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Text Detection in Spark OCR

Motivation

Spark OCR already contains an ImageToText transformer for recognising text on the image. It works fine for documents in general, but needs custom preprocessing to recognise text contained on images that represent natural scenes.

To simplify text recognition on images with complex backgrounds, or even when the text is rotated, we added a Deep Learning based model to detect text.

Let’s look into an image representing a real use case. In this particular example, we are interested in detecting the “Ref” and “Lot” numbers from the boxes.

Text detection can also help recognizing text present in documents, when the image is noised or contains a lot of graphical elements.

 

Load image

To work with images in Spark OCR, we need to load them to a Spark DataFrame. Let’s read an example image from the resources of the sparkocr python package using the binaryFile datasource:

imagePath = pkg_resources.resource_filename(‘sparkocr’, ‘resources/ocr/text_detection/020_Yas_patella.jpg’)binary_data_df = spark.read.format(“binaryFile”).load(imagePath)

Out next step is to convert the binary data to the internal Image format, and display the image. For displaying the image, we can call display_images():

binary_to_image = BinaryToImage() 
binary_to_image.setImageType(ImageType.TYPE_3BYTE_BGR)image_df = binary_to_image.transform(binary_data_df)display_images(image_df, “image”)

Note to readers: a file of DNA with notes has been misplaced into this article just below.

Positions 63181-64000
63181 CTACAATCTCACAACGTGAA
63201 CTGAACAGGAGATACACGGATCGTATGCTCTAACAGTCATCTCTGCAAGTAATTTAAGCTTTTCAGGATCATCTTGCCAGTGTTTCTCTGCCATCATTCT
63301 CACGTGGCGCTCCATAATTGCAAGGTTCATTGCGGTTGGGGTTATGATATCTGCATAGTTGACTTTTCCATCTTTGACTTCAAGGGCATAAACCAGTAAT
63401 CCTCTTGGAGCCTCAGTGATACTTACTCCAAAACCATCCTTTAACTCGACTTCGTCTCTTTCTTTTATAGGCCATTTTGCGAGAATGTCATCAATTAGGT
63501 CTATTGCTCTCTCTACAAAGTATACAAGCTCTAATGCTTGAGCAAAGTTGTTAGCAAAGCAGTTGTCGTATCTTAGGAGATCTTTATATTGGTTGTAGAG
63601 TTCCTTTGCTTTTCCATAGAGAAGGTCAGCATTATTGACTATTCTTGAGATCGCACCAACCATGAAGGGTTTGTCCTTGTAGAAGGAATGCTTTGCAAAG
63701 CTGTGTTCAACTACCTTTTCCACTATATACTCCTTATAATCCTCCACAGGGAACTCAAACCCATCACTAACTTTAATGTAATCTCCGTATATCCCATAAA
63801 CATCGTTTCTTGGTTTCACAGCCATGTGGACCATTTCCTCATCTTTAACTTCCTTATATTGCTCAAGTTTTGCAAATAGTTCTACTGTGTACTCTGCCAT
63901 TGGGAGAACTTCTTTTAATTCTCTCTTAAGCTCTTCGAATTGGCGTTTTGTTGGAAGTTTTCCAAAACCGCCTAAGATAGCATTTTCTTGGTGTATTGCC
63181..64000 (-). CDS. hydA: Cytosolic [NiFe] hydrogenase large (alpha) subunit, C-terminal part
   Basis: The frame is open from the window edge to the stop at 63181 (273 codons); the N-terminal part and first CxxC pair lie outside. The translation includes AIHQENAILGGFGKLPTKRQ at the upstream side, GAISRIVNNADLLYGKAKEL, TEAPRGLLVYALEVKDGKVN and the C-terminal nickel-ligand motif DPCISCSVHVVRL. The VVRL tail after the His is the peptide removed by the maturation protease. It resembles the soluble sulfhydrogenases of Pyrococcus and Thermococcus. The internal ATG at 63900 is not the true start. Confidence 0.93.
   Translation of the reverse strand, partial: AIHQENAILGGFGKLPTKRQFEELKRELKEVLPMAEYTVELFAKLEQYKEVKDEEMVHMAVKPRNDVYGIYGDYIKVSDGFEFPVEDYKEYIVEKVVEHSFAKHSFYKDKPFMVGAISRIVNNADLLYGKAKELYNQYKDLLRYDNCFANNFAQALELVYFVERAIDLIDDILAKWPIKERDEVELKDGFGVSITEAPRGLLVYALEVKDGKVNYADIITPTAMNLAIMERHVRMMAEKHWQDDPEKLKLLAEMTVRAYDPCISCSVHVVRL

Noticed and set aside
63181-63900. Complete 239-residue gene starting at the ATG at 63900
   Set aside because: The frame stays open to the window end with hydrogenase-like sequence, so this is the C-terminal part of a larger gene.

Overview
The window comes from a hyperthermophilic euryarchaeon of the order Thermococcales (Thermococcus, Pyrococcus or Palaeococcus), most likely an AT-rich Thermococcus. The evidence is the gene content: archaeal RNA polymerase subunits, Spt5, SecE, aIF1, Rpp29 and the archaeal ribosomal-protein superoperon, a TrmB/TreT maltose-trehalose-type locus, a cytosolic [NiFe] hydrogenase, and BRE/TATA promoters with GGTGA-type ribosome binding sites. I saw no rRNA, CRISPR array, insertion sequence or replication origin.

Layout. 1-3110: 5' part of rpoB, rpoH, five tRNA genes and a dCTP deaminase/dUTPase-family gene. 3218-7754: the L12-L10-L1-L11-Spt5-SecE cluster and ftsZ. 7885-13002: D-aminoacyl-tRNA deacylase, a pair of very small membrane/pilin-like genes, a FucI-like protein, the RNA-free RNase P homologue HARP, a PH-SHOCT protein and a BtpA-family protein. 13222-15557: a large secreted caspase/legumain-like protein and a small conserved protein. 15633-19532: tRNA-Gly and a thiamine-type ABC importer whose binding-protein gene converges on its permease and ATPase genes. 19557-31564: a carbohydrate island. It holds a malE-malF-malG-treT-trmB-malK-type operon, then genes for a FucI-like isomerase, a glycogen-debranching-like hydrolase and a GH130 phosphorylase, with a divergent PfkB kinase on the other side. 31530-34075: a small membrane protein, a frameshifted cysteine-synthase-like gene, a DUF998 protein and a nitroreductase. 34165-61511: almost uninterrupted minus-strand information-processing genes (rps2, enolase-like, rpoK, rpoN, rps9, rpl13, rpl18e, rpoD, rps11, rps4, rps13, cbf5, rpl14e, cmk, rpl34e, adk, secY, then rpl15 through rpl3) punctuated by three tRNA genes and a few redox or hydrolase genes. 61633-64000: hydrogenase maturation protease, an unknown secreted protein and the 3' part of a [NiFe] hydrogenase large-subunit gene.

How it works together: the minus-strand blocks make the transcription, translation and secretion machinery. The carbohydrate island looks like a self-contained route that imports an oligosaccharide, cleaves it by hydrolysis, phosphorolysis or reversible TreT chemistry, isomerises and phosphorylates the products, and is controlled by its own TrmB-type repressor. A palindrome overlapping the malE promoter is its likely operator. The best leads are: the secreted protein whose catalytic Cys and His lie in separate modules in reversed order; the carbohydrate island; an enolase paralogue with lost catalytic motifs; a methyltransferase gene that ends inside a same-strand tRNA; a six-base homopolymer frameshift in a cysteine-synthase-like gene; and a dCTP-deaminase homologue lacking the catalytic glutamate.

Detect text

Following our pipeline definition, Spark OCR contains the ImageTextDetector transformer for detecting text on images. It is based on the “Character Region Awareness for Text Detection” model.

This model provides the character region(text) score and the character affinity(link) score that, together, fully cover various text shapes in a bottom-up manner.

Illustration of ground truth generation procedure in CRAFT. It generates ground truth labels from a synthetic image that has character level annotations

 

Benchmarks

In this section we are going to present some of the results from the original paper. According to the authors,

Extensive experiments on six benchmarks, TotalText and CTW-1500
datasets that contain highly curved texts in natural images demonstrate that our character-level text detection significantly outperforms the state-of-the-art detectors. According to the results, our proposed method guarantees high flexibility in detecting complicated scene text images, such as arbitrarily oriented, curved, or deformed texts.

Results on quadrilateral-type datasets, such as ICDAR and MSRA-TD500. ∗ denote the results based on multi-scale tests. Methods in italic are results solely from the detection of end-to-end models for a fair comparison. R, P, and H refer to recall, precision and H-mean, respectively.
Results on polygon-type datasets, such as TotalText and CTW-1500. R, P and H refer to recall, precision and H-mean, respectively. The best score is highlighted in bold

So these are super solid results that will help our final pipeline generalise to many different images and situations. This leads us to our final step; the Text Detection itself. Let’s jump into it!

 

The ImageTextDetector transformer

This is how we define our ImageTextDetector,

text_detector = ImageTextDetector.pretrained(“text_detection_v1”, “en”, “clinical/ocr”)
text_detector.setInputCol(“image”)
text_detector.setOutputCol(“text_regions”)
text_detector.setSizeThreshold(10)
text_detector.setScoreThreshold(0.9)
text_detector.setLinkThreshold(0.4)
text_detector.setTextThreshold(0.2)
text_detector.setWidth(1512)
text_detector.setHeight(2016)
  • For filter detected character by size, we can set sizeThreshold.